Shelter Order Deserves Honest Consideration

Under The Hood


Fears of spreading a life-threatening virus have shut down our schools, many or our offices and pretty much every event of any size in Florida.

But local governments have wrestled over what to do with those individuals who will not voluntarily stay home. More than a dozen counties have instituted some type of stay-at-home order. Sarasota County, curiously, does not believe it has the legal authority to do so. And yet, Gov. Ron DeSantis has seemed content to leave decisions to local governments.

He’s caught plenty of guff for that, but if you will entertain me, I might suggest he has a point. Large parts of the Panhandle have not seen a single person test positive for COVID-19, and I’m not certain it makes sense to force people in Panama City to stay inside because several hundred people in Miami have tested positive for the illness.

That said, it’s a worthy question what stops County Commissioners in Sarasota from considering the step. As of Friday, two individuals had already died from COVID-19 in the county. That notably included Terrance McNally, an internationally celebrated playwright who penned The Full Monty, Ragtime and other classics. McNally was eulogized in The New York Times, The Hollywood Reporter and The Times of London. But he 81-year-old's death in Sarasota wasn’t enough reason to order Sarasota County’s above average age population to shelter in place.

The concern, outlined in a staff memo by County Attorney Frederick Elbrecht, seems to be that DeSantis hasn’t expressly authorized counties to issue their own curfews or to order business closures. The power can, and has, been delegated after hurricanes. But “at present, during the initial onset of the COVID-19 pandemic, the Governor has not issued an executive order delegating the explicit authority to impose curfews or to close or otherwise affect private business operations.”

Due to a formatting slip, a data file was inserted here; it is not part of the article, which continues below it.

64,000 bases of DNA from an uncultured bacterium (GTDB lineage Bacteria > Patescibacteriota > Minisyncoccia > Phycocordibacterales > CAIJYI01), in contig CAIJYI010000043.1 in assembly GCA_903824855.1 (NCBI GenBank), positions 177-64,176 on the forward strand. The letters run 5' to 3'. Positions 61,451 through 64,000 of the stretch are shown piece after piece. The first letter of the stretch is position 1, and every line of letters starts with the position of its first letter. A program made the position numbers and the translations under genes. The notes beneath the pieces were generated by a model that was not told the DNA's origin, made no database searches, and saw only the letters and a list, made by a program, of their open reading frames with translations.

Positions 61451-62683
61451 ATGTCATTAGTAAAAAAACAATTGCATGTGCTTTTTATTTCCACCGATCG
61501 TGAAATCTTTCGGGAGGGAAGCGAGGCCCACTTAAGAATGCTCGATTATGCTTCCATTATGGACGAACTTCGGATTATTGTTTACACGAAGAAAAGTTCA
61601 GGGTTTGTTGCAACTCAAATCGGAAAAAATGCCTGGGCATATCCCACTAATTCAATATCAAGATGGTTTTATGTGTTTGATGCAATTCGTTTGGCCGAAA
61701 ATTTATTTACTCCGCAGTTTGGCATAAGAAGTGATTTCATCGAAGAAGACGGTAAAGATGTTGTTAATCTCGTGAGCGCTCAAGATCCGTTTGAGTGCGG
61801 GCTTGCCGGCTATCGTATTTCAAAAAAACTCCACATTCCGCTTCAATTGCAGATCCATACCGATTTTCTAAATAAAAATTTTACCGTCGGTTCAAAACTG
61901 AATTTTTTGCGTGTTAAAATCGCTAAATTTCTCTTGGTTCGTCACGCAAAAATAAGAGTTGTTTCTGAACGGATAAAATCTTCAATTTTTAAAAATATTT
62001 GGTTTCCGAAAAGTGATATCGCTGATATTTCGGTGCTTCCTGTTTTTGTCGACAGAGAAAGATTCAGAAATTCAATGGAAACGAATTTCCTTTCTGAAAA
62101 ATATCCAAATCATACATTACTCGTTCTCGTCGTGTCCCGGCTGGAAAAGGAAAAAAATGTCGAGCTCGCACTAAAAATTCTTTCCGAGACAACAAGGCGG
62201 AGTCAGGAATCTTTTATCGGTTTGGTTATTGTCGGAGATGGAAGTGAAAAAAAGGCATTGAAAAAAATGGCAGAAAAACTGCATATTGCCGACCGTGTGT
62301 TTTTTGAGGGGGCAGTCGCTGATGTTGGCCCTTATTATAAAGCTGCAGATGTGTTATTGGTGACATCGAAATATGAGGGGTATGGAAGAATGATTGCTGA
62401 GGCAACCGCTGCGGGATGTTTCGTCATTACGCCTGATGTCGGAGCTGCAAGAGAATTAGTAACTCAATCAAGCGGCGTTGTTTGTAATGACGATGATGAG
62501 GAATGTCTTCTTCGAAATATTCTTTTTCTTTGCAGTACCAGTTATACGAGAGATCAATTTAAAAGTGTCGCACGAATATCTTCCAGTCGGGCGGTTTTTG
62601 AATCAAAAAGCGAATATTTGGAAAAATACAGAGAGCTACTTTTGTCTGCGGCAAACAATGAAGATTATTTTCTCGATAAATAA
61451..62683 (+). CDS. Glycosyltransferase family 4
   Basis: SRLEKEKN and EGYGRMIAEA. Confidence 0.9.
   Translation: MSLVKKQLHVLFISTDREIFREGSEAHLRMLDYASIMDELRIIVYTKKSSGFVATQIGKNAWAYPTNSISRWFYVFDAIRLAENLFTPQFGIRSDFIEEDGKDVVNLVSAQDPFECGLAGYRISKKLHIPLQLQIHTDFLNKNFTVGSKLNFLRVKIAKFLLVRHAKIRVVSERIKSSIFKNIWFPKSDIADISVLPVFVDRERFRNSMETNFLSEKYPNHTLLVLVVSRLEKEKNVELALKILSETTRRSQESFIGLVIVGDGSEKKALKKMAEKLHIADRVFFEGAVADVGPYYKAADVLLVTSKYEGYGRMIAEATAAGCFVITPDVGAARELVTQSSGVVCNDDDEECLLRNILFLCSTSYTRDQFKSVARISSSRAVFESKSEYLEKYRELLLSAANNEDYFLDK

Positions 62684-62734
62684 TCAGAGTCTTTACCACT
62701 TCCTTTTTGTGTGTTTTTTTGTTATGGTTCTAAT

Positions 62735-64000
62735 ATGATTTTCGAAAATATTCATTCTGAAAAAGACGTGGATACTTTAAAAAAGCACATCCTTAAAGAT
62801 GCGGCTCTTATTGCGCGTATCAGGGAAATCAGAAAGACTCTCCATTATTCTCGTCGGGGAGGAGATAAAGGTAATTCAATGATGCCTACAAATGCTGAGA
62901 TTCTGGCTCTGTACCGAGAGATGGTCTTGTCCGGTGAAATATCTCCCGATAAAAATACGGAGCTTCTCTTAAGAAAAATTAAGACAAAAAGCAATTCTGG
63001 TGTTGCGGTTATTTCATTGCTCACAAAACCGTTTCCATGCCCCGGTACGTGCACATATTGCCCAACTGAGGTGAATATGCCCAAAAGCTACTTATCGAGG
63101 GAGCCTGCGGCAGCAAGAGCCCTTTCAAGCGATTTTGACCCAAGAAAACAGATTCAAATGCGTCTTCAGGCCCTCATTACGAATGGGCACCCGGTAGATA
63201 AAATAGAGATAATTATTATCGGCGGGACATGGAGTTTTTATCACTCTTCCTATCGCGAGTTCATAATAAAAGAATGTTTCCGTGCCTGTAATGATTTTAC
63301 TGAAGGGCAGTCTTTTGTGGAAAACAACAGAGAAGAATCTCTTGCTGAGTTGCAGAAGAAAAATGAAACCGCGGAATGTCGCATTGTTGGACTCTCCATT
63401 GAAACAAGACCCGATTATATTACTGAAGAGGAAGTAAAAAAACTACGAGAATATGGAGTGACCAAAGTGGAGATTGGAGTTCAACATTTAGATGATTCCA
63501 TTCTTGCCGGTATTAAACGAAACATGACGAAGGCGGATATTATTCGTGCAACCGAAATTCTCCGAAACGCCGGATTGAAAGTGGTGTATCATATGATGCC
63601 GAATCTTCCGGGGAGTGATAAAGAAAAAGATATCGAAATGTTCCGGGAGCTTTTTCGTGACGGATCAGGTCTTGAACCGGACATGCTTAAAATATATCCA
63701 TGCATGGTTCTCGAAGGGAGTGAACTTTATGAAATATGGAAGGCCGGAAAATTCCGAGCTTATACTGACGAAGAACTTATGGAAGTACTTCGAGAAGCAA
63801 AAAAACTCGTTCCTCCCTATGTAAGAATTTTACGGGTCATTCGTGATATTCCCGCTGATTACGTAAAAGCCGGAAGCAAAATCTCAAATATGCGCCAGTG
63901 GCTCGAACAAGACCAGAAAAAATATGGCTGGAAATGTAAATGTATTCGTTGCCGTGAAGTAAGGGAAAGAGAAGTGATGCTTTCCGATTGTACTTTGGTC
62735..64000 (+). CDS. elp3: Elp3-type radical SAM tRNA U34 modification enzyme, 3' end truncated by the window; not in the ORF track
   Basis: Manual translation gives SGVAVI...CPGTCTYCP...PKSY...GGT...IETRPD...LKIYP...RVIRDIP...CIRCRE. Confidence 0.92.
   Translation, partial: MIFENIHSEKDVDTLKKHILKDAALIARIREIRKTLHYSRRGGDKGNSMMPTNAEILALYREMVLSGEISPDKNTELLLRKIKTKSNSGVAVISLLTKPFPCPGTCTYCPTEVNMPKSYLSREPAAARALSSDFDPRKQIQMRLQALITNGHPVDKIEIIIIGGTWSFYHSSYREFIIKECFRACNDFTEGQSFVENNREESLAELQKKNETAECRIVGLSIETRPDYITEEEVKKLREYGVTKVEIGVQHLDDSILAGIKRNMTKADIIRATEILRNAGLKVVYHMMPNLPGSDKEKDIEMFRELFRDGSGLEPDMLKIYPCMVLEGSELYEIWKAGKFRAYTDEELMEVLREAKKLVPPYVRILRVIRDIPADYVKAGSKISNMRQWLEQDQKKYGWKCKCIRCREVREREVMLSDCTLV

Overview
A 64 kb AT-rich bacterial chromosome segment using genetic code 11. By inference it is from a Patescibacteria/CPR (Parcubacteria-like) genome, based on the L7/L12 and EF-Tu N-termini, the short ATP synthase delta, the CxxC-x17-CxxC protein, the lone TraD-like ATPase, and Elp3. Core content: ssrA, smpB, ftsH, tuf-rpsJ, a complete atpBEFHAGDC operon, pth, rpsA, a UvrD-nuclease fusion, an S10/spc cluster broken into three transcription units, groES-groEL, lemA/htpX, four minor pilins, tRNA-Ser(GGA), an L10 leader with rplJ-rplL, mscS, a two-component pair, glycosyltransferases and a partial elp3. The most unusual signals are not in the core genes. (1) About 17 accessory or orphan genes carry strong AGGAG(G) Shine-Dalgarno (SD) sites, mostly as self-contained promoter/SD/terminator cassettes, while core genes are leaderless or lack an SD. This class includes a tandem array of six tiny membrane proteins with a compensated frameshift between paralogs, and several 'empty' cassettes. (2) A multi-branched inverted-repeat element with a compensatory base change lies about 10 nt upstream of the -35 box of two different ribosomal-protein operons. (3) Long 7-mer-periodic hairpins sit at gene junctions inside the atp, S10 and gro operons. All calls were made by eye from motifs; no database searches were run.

In Collier County, commissioners just declined to impose an executive order, and at the time discussed how a similar community crisis hasn’t happened in Florida in 100 years. Then, power belonged solely with the state to impose such restrictions, but that was before the advent of home rule. Commissioners ultimately chose to table an order there, but attorneys expressed confidence they could defend an order in court.

This, of course, assumes anyone will challenge the authority of the county compared to the Governor. It strikes me immediately that there was no such concern when DeSantis rebuffed public pressure to close all Florida beaches during spring break, but instead left it to local governments.

Two things seem clear about DeSantis’ approach to this disaster so far. One is that he’s reluctant to do something that impacts all Floridians if he can help it. The other is he seems completely content to let local leaders do as they choose.

There’s a contingent of political activists who view any order from the government as a complete violation of their personal freedom, public health concerns or not. There’s also a surprising number of people who continue to treat the coronavirus like an imagined hoax, despite at last count 43 in Sarasota County testing positive for COVID-19 in the 27 days since Florida’s first coronavirus patient was treated at Doctor’s Hospital of Sarasota.

Perhaps county commissioners, like those in Collier, would ultimately side with this faction. That is the crowd most willing to show in person at hearings right now. But if so, that’s a decision local officials should make and explain to their constituents. They should not hide behind an unpopular legal interpretation when the Governor seems unlikely to challenge any decision.

Consider a stay-at-home order. At the very least, admit it’s worth a conversation.

Jacob Ogles is contributing senior editor for SRQ Media.

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